Past Reviews

Regional Reviews: San Diego

King Richard II
The Old Globe
Review by Bill Eadie | Season Schedule

Also see David's review of Big Fish

The Cast
Photo by Jim Cox
Summer at San Diego's Old Globe means large-cast productions, using the outdoor Davies Festival Theatre for Shakespeare, performing a large-scale musical on the indoor Shiley Stage, and even sometimes pushing the capacity of the smaller, in-the-round, White Theatre. This season features an outdoor Hamlet, an indoor Guys and Dolls, and a new version of Robin Hood from Ken Ludwig. But first up is a well-considered and performed King Richard II.

New York-based director Erica Schmidt has made a career by mixing classical theatre with new work (Debbie Does Dallas, anyone?). For Richard II, she has set the production in the medieval period of the play, coached the text (with Ursula Meyer's assistance) to a fare-thee-well, and created provocative visuals by using to advantage John Lee Beatty's armor-like set and Stephen Strawbridge's often sensuous lighting design.

The director is aided by a strong cast headed by Robert Sean Leonard as a Richard who seems not quite as bull-headed and more philosophical than the character is often played. There's not a lot of arrogance in Mr. Leonard's monarch. Rather, he is so focused on a plan for uniting Britain through military means that he misses until it's too late the jockeying that's going on behind the scenes about who will succeed him.

Which leaves a lot of room for poetry and for sharp individual portrayals. Veteran Shakespearean Charles Janasz casts enough of a spell with the famous, "This royal throne of kings, this scepter'd isle. This blessed plot, this earth, this realm, this England" speech that one finds it difficult to forgive his character for dying soon thereafter. Patrick Kerr's Duke of York is just enough "interesting," accent-wise (is he doing Brooklyn or some regional British accent?), to have his character stand out, and his scenes with Lizbeth Mackay, as the Duchess of York. are models of classical acting. Likewise, Tory Kittles, as Henry Bolingbroke (the eventual King Henry IV), can succeed at playing a regal successor to Richard without having to overplay the conspirator's hand.

The only contemporary touches are provided by Sten Severson's sound design. Sometimes sharp and dissonant, the incidental music nevertheless serves both to complement the stage pictures and to provide enough contrast to make them interesting.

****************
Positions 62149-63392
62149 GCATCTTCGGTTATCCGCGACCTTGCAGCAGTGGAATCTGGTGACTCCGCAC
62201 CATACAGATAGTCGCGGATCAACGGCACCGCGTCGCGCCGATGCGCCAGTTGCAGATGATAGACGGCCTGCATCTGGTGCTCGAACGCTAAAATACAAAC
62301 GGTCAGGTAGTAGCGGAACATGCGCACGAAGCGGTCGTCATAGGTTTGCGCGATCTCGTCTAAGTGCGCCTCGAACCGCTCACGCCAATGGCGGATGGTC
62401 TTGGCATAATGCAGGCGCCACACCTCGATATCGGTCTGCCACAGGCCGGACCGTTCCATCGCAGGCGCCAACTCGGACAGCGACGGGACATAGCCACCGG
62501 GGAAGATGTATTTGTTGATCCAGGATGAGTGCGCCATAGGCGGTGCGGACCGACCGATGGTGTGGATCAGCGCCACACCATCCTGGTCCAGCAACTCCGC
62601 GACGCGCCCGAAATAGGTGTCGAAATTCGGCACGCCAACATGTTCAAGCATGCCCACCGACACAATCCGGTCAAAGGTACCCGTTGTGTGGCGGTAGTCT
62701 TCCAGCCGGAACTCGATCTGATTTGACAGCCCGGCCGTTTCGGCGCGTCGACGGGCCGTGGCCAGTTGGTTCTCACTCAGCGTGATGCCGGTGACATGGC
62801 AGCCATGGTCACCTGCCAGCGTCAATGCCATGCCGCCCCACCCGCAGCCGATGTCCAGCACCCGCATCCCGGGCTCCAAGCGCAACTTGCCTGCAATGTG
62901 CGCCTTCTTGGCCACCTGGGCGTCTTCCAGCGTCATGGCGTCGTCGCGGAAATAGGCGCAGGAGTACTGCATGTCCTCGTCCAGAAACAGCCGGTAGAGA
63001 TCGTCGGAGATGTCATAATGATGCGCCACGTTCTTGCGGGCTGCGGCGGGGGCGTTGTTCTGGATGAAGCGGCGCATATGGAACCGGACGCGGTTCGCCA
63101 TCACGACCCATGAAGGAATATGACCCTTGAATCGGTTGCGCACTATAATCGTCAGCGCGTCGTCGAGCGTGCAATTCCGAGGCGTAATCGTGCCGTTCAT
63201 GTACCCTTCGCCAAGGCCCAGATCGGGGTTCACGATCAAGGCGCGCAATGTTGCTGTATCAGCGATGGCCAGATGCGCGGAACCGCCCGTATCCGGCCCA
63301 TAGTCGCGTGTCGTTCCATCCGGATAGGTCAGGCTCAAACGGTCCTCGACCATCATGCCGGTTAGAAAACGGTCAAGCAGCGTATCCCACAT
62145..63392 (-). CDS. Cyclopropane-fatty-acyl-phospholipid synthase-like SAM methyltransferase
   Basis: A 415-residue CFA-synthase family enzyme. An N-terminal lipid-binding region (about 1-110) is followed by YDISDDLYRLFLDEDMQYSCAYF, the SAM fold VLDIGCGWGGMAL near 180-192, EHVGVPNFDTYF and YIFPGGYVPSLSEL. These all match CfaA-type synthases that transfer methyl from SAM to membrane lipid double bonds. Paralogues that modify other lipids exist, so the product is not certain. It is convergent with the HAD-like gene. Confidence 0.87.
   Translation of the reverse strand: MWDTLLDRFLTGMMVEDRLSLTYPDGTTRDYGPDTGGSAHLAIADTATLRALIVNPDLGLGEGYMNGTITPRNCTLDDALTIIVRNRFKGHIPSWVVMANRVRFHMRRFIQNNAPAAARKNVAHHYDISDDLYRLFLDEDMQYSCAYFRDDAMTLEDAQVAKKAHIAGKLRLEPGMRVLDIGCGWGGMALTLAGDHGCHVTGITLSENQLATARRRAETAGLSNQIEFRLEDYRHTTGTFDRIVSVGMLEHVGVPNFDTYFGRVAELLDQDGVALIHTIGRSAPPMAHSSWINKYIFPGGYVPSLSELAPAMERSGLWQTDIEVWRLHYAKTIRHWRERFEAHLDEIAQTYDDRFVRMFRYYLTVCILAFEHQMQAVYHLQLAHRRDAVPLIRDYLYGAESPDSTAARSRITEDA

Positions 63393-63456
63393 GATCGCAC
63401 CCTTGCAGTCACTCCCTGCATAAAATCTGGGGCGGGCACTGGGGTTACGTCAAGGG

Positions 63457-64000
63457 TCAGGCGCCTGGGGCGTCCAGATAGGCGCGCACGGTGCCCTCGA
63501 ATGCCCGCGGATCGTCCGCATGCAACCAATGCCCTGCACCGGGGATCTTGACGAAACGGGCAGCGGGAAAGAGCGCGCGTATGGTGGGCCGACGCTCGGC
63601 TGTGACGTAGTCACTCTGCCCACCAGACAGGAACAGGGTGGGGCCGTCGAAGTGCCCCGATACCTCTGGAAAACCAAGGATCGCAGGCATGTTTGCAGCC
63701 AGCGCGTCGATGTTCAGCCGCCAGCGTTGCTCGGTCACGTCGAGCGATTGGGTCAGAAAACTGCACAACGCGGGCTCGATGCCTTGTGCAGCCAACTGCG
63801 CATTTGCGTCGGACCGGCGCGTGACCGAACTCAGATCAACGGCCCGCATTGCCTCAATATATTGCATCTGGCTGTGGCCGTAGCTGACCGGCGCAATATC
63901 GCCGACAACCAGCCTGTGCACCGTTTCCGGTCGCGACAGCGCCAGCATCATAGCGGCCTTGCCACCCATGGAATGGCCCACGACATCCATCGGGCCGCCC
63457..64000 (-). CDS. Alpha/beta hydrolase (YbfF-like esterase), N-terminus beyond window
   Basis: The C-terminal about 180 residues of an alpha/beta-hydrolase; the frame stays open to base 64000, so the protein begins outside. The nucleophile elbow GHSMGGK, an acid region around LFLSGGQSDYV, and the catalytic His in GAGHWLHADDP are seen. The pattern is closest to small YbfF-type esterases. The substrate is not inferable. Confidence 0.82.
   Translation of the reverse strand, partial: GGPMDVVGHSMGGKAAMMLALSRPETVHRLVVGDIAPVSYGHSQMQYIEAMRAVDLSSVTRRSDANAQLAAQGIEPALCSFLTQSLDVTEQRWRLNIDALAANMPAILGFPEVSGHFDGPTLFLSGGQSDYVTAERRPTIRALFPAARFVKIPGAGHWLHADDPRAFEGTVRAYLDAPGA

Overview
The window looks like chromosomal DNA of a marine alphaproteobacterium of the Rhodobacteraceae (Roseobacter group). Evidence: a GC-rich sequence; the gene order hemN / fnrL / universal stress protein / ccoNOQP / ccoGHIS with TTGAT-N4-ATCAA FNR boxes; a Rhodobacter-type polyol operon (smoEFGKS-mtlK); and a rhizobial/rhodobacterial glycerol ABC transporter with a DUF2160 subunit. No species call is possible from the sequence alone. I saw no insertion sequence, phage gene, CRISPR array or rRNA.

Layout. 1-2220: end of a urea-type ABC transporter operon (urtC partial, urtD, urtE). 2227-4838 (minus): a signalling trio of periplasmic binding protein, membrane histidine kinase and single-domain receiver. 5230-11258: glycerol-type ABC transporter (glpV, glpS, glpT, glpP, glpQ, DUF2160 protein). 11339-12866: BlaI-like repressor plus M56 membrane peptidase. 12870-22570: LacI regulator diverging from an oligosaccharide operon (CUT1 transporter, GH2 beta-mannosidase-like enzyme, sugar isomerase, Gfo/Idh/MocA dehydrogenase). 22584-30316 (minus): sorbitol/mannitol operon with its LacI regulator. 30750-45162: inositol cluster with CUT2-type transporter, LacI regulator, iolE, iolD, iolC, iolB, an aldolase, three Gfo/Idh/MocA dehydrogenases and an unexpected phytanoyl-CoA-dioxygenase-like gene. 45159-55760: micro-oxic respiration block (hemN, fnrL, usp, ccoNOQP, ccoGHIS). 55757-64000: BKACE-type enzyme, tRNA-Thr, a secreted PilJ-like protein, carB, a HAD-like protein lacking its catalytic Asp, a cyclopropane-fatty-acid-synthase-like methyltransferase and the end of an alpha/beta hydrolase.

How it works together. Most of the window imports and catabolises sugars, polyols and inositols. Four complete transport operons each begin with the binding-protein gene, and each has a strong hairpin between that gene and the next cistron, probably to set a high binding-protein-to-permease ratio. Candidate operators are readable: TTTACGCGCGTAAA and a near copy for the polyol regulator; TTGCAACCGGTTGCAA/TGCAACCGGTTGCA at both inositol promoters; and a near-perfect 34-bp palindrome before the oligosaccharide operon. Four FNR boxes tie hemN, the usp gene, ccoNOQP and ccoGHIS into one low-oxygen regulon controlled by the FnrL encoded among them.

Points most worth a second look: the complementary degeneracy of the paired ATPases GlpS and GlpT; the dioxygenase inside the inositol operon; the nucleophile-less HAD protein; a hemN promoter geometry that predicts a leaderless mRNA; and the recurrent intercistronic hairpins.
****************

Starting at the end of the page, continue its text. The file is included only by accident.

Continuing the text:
Ms. Schmidt adroitly keeps the action flowing in a disciplined manner from one scene to the next and makes it easy (with the aid of Andrea Lauer's costume design) for audiences to keep track of the characters and the story. She also uses to her advantage the talents of MFA students from the classical acting program The Old Globe runs with the University of San Diego.

Some of us (meaning me) miss the Globe's three-play repertory approach to the summer Shakespeare Festival. It was fun to see actors rotating through roles and to catch individual actors performing throughout the summer. But, the argument went, it was hard to find performers who could commit to a fifteen-week season: better to cast the individual shows separately. This production of Richard II illustrates the wisdom of the separate-casting approach, attracting not only Mr. Leonard but a company that is well-matched with its roles and who are able to focus on implementing an interesting and intelligent directorial vision.

Performances run Tuesday through Sunday evenings through July 15, 2017, at 8pm in San Diego's Balboa Park. Tickets are available by calling the box office at (619) 23-GLOBE [234-5623] or online at Evenings are cool in Balboa Park, so patrons are advised to dress warmly.

Additional cast members are: John Ahlin, Amara James Aja, Samuel Max Avishay, Nora Carroll, Renardo Charles Jr., Ajinkya Desai, Talley Beth Gale, Jake Horowitz, Daniel Ian Joeck, Lorenzo Landini, Ian Lassiter, Jose Martinez, Christina A. Okolo, James Joseph O'Neil, Suzelle Palacios, Larica Schnell, Connor Sullivan, and Samantha Sutliff.